“What’s the ROI of social?” That’s a question I always tackle in my talks on digital measurement, and for good reason – we want to know if programs work to help brands reach their financial goals, and how much they are contributing.
In many instances, ROI is difficult to measure, but as measurement expert Katie Paine (shown left), CEO of Paine Publishing points out, “but that doesn’t mean they are bad investments.”
Katie and I advocate understanding the value of investments brands make in social initiatives. She recently issued a 7 guideline set that provides utterly practical advice for communicators who want to understand their results and share them across the organization.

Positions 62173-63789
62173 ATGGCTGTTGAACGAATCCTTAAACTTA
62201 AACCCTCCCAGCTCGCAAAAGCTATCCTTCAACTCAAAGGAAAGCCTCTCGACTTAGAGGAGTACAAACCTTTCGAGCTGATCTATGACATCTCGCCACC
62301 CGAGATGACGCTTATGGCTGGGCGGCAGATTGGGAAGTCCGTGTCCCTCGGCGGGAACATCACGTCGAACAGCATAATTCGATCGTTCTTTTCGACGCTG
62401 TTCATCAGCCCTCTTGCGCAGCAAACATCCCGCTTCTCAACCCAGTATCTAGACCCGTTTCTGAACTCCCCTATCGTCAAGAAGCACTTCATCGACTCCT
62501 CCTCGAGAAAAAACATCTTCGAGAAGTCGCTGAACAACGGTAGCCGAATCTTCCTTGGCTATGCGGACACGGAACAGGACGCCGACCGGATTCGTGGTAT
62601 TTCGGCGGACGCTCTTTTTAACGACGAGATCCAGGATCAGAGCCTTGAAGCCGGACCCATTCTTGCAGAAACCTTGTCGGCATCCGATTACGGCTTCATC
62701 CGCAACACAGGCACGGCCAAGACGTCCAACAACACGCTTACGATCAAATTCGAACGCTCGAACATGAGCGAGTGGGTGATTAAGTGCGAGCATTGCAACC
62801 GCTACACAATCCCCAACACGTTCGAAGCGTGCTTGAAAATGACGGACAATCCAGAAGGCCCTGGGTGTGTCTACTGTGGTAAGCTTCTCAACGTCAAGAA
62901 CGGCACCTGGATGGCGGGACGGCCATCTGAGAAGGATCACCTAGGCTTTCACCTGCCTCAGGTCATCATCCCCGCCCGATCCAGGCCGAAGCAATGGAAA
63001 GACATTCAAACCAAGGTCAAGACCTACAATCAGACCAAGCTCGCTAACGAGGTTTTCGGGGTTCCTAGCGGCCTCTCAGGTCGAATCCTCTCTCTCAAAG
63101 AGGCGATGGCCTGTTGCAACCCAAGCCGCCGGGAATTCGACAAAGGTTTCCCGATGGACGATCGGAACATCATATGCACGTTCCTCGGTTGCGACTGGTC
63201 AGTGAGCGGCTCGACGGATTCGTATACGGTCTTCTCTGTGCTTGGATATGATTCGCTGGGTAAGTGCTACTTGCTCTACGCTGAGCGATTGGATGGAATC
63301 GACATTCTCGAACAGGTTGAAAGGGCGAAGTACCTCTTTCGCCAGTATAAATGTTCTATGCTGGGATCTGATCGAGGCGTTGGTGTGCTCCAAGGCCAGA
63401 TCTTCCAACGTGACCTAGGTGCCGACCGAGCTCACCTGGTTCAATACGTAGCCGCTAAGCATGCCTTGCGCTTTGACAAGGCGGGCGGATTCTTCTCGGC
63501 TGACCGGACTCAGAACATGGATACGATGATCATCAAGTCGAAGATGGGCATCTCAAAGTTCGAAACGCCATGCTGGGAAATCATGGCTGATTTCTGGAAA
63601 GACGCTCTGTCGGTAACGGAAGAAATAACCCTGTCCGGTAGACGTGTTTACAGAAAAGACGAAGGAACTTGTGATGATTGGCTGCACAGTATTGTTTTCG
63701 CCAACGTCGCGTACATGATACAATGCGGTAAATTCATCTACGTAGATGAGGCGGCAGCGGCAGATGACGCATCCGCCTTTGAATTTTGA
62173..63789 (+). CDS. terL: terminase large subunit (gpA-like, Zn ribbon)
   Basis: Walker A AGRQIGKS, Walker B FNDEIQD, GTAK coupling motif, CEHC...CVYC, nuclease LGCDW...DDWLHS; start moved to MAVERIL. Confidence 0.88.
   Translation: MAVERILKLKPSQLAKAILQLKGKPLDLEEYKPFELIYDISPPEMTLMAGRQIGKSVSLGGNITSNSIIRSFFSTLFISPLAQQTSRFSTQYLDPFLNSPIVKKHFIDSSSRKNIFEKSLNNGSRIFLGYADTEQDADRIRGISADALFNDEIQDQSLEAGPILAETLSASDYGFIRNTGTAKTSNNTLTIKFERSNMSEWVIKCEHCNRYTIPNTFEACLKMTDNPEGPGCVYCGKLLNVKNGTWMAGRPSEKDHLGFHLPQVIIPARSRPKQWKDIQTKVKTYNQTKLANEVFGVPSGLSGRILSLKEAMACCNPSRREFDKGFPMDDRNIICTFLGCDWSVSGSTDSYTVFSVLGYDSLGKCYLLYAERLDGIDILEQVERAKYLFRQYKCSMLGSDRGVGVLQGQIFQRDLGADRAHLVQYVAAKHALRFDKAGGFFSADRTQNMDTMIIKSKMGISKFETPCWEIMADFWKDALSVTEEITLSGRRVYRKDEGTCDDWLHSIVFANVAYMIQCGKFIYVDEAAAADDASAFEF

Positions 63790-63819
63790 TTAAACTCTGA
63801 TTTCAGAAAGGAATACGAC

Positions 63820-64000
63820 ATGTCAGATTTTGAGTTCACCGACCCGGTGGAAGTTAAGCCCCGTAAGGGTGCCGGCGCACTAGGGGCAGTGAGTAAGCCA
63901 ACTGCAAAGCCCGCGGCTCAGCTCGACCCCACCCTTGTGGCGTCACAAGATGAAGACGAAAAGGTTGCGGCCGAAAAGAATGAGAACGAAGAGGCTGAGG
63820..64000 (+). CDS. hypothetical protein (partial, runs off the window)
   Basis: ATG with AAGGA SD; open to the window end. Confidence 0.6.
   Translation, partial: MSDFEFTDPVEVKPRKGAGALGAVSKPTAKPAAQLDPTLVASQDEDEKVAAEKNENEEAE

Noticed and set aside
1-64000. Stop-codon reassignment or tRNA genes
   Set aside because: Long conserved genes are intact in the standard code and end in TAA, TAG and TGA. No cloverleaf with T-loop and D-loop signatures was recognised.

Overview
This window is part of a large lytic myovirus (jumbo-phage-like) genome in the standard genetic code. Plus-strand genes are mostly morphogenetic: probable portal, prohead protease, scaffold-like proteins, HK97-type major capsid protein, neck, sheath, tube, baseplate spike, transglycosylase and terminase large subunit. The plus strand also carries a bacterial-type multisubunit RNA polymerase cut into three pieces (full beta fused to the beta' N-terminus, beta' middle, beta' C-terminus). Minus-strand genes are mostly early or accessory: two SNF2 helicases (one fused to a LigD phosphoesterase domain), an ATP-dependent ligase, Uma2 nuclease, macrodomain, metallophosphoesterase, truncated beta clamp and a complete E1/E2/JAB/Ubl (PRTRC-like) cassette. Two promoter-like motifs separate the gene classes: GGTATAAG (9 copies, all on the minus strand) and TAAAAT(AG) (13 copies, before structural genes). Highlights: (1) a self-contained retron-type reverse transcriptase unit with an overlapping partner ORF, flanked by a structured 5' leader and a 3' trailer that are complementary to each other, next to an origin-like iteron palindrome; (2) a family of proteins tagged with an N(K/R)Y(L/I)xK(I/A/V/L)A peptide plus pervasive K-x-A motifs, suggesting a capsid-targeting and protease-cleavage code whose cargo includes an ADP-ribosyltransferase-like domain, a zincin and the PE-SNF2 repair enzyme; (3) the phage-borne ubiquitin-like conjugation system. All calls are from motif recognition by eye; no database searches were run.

Katie Paine’s 7 Rules for Measuring Social and PR Value
- Count all costs, direct and apportioned
- Be conservative with forecasting your expected results
- Explain everything in language your listener/reader easily understands
- Make sure the value matches the objectives and/or goals. Use relevant metrics, not vanity measures that look good.
- Do not try to measure a long-term strategy with short-term value
- Do not use the lingo of accountants to articulate social change
- Do not fall for the ROI excuse, which is often a red herring used by skeptics to “challenge the value of a program or seek a convenient way to reject it.”
Katie explains these 7 points more fully in a pdf available on the Paine Publishing website, or email Katie [kdpaine at painepublishing dot com] and ask for a copy. Definitely worth a visit, the site offers valuable resources on social and PR measurement that anyone involved in understanding communications impact should routinely visit.